"I made fillet of sole -- came out mushy; chicken cutlets--mushy, souffle--mushy.  Everything looked like kasha; was awful!"

Diaghilev, always elegant, turned as he left to the table, where most of the food remained uneaten, and, bowing courteously to each platter in turn, said, "kasha number one, kasha number two, kasha number three, and thank you, George!"

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at your service! :D



4 packages cheesecloth

10 lbs. unsalted skim milk cottage cheese

9 vanilla beans

3 tbs. sugar

2 cups finely chopped blanched almonds

2 tsp. almond extract

1 lb. salted butter, softened

4 lbs. sweet butter, softened

9 cups sugar

2 dozen egg yolks

1 cup sugar

1 lb. cream cheese

1/4 lb. currants

1 lb. white raisins

Wash cheesecloth in boiling water and wring out. Line 3 large colanders with three thicknesses of the cheesecloth leaving excess around sides. Place cottage cheese in colanders, fold cloth over top, and lay inverted plate on top of the cloth. Put heavy weights on the plate and place the colanders on top of bowls to drain at room temperature overnight.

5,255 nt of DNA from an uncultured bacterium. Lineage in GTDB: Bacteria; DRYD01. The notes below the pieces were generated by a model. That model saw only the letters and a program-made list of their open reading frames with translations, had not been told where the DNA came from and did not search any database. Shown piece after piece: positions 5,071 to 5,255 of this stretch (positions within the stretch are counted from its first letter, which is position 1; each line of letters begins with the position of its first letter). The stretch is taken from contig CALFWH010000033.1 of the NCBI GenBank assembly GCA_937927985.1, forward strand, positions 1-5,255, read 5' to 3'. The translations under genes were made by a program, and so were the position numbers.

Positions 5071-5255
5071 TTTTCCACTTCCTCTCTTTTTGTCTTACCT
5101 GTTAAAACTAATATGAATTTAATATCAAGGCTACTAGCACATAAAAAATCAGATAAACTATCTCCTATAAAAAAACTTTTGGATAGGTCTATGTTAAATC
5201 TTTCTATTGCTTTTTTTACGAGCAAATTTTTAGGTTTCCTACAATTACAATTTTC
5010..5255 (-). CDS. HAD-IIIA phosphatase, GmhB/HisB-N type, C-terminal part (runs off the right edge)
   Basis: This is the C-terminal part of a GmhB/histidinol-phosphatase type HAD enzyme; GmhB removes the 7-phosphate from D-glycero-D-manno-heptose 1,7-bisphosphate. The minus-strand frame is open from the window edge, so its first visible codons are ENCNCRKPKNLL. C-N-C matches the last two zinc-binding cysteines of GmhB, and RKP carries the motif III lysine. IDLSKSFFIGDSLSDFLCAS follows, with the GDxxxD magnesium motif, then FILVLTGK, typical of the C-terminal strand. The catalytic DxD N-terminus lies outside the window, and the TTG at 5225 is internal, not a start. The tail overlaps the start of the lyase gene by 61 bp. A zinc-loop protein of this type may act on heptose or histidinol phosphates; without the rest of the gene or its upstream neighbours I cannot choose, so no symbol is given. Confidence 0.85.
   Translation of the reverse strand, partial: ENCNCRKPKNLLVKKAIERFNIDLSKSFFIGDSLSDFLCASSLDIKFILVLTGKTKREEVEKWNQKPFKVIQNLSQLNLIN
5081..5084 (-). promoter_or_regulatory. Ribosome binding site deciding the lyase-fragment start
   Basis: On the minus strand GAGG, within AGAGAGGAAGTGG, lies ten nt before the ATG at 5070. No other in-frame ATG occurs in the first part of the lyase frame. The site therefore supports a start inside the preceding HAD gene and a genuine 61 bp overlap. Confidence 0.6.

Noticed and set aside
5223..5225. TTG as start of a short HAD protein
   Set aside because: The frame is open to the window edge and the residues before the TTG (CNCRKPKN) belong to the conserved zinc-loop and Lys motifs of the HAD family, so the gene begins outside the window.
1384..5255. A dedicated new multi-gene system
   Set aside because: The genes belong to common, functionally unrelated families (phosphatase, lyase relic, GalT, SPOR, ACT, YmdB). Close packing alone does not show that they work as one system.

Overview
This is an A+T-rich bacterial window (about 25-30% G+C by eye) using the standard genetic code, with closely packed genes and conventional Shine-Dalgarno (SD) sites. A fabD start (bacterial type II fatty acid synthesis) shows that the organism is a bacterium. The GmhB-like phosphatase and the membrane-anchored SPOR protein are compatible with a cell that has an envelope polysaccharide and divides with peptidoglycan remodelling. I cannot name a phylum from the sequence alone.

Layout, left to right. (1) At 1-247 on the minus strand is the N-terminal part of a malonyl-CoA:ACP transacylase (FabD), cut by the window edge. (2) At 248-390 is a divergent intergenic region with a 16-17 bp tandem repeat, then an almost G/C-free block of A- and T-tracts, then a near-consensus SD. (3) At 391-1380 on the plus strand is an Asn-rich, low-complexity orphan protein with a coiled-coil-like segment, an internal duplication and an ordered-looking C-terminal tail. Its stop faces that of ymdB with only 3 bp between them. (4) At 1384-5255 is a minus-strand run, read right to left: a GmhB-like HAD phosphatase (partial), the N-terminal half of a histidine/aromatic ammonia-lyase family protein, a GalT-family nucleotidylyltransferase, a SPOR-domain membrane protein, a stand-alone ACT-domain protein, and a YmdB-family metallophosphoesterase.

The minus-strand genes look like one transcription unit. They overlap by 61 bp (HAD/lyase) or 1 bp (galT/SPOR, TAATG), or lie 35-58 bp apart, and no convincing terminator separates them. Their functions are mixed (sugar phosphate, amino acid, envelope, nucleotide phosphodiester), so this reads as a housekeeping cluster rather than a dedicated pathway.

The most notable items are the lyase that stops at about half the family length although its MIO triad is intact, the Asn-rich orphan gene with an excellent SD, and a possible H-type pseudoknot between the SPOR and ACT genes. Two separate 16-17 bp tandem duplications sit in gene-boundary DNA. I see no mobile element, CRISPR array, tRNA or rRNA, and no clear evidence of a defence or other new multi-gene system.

Meanwhile prepare the following ingredients for use: slit vanilla beans, scrape out insides and combine with three tablespoons sugar; sprinkle almonds with extract; cream butter and 9 cups of sugar, beat egg yolks until thick and lemon colored, add sugar gradually and continue beating until well combined.

Remove cottage cheese from cheesecloth and, along with the cream cheese, rub through a medium fine sieve into a cauldron. Add the remaining ingredients including the vanilla pods and stir with a wooden spoon to combine.

Half fill a large roasting pan with water and place over two burners. Place a large trivet on the bottom of the roasting pan and set the cauldron on top of the trivet. Heat, stirring often, until the mixture is heated through, about two hours. Remove from heat and cool to room temperature. Remove all vanilla pods. Pour mixture into paska molds, flower pots or colanders lined with cheesecloth. Fold cloth over, place weights on top. Set over a bowl, making sure molds are elevated to allow for drainage. Refrigerate three days. Unmold and serve.

G. Balanchine

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I happen to have a copy of this book. I don't for a minute believe most of these people ate these things--or even cooked them--well, maybe the Balanchine recipes and the Farrell cat food--but it's a divine read. By the way, I think Dance Magazine used to publish Christmas receipes from famous figures in dance. They were pretty awful, often involving pineapple and maraschino cherries.